An inclusive archive is available for every person we serve, enriched by the diverse and talented individuals who work with and for archives of all kinds.
As the living, growing and trusted home of our nation’s stories, our obligation is to be an archive for everyone, because archives are about everyone – past, present and future.
With a national and global leadership role, our decisions to make the necessary changes will have an impact and influence beyond just us.
Becoming the Inclusive Archive is at the heart of everything The National Archives wants to do over the next decade.
We are dedicated to this commitment, knowing that it requires rigorous, honest self-examination and increased openness to challenge from within and outside of our organisation. This includes being self-aware and transparent about where we take the lead, and where we can lead by example.
We know that we cannot become the Inclusive Archive alone.
We will work more closely with partners and friends than ever before, within and outside archives, other cultural heritage organisations and bodies, and representative groups and communities.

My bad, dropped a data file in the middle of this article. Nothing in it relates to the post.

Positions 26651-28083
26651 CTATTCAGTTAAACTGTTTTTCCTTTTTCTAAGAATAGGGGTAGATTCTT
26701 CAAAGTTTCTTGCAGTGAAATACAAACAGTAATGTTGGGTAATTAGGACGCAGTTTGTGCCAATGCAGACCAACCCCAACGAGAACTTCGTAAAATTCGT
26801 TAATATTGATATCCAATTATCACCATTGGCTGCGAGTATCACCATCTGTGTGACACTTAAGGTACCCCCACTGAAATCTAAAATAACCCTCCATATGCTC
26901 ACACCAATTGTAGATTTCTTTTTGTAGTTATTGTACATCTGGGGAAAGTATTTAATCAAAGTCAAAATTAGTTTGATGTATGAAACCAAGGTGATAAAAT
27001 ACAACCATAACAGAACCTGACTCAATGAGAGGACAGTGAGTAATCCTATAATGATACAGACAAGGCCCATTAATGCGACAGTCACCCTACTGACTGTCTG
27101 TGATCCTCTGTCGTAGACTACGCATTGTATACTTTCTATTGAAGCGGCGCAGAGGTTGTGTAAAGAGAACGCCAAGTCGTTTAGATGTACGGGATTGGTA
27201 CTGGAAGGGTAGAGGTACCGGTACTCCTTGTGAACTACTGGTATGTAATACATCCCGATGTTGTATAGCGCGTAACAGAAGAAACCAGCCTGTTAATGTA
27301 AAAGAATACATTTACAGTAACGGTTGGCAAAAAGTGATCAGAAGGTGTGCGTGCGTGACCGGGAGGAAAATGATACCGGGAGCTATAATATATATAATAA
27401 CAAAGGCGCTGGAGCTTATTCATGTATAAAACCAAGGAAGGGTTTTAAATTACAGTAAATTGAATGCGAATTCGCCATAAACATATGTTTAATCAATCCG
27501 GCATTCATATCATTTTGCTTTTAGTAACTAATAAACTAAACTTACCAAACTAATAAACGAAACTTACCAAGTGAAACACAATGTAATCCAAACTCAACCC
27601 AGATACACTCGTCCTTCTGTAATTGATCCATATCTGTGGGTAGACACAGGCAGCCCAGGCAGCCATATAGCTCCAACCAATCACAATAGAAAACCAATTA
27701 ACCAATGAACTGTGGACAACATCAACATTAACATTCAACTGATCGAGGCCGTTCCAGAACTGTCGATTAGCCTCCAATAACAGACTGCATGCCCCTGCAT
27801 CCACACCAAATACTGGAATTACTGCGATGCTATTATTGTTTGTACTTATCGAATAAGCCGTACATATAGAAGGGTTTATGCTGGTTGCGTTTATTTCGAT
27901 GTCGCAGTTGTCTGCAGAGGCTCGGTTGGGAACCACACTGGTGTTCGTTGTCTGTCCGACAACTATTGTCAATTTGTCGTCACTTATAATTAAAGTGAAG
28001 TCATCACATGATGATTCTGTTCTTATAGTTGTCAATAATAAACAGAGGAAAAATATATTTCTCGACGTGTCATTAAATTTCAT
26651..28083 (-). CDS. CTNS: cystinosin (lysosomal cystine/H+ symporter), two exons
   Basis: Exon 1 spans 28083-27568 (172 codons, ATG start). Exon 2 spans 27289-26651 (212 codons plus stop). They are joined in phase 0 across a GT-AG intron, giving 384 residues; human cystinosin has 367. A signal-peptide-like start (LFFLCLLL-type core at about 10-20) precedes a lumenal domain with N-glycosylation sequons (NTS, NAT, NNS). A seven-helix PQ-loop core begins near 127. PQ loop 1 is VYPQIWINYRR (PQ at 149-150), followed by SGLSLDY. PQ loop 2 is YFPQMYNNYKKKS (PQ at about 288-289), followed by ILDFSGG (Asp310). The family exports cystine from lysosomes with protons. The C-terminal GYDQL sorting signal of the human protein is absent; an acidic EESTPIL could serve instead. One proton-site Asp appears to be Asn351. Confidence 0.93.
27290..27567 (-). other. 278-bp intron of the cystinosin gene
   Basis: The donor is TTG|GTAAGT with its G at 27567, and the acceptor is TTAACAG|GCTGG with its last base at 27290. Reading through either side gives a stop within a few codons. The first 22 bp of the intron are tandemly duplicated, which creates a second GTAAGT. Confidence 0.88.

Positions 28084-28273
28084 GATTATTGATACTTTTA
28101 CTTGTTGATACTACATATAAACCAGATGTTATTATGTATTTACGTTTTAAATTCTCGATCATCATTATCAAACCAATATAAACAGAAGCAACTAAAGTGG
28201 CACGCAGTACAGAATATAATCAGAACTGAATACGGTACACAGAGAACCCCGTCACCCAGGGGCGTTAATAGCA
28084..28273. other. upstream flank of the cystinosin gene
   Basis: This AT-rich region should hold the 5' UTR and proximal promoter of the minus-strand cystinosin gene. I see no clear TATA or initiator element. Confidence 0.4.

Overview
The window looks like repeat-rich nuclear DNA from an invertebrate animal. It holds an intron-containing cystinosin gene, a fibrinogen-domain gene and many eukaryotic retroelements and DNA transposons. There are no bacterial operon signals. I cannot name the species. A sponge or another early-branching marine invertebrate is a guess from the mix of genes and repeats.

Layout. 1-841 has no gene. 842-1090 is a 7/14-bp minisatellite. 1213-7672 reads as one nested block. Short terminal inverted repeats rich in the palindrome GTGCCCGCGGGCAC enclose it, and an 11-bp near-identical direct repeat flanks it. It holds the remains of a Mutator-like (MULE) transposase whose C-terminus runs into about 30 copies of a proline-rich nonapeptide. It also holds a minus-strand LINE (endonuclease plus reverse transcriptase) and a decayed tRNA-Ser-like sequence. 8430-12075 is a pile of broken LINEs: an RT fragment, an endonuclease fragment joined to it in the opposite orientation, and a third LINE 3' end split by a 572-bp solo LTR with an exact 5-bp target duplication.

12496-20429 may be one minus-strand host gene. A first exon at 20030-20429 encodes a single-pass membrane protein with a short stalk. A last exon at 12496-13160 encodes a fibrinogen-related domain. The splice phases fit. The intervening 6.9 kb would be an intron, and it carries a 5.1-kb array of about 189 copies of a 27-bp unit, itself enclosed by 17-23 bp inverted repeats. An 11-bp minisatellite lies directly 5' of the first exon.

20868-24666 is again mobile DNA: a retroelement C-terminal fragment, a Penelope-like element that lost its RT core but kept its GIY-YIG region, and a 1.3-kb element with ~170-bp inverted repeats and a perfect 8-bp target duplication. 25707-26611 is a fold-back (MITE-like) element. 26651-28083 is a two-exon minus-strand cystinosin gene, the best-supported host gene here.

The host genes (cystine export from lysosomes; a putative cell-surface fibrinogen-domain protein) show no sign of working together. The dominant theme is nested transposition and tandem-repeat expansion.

We will need to listen, understand – and learn – as we strive to make real the Inclusive Archive.
Our areas of focus
Workforce – who we are
We know that the Inclusive Archive is not just what we do, but who we are. We have set ourselves the challenge of becoming more representative of the people we serve and taking proactive steps to get there: across qualification, recruitment, retention and workplace culture. By doing so, we will also set a stronger example and influence change across the archives sector.
Audience – who we serve
We believe that everyone has a right to access what we hold at The National Archives and to experience us through what we do. Looking at things from others viewpoints allows us to see what prevents individuals engaging with us, or having access – and to do something about it. Thinking in this way helps expand our reach and profile through our audience-focussed activities, our research programmes and practice, working with others to better serve our audiences in ways we cannot do alone.
Practice – how we work
What is selected and why, how we describe our collections and making them discoverable and available is critical to becoming genuinely inclusive. Grounded in our mission and statutory obligations, this thinking also sits in the context of wider professional debates around the role of the archive and the archivist. As the leader of the archives sector in England, a government archive, a research archive, and as a national archive with a global reputation, it is right that we play an appropriate and meaningful part in these debates.
Position – our global role
Our collection is of international significance, not least because it concerns Britain’s global history. ‘Position’ looks at where we fit in on the world stage as a cultural heritage institution, how we enable people to access their archival heritage wherever they are, and how we support archives in preserving documentary heritage of all kinds.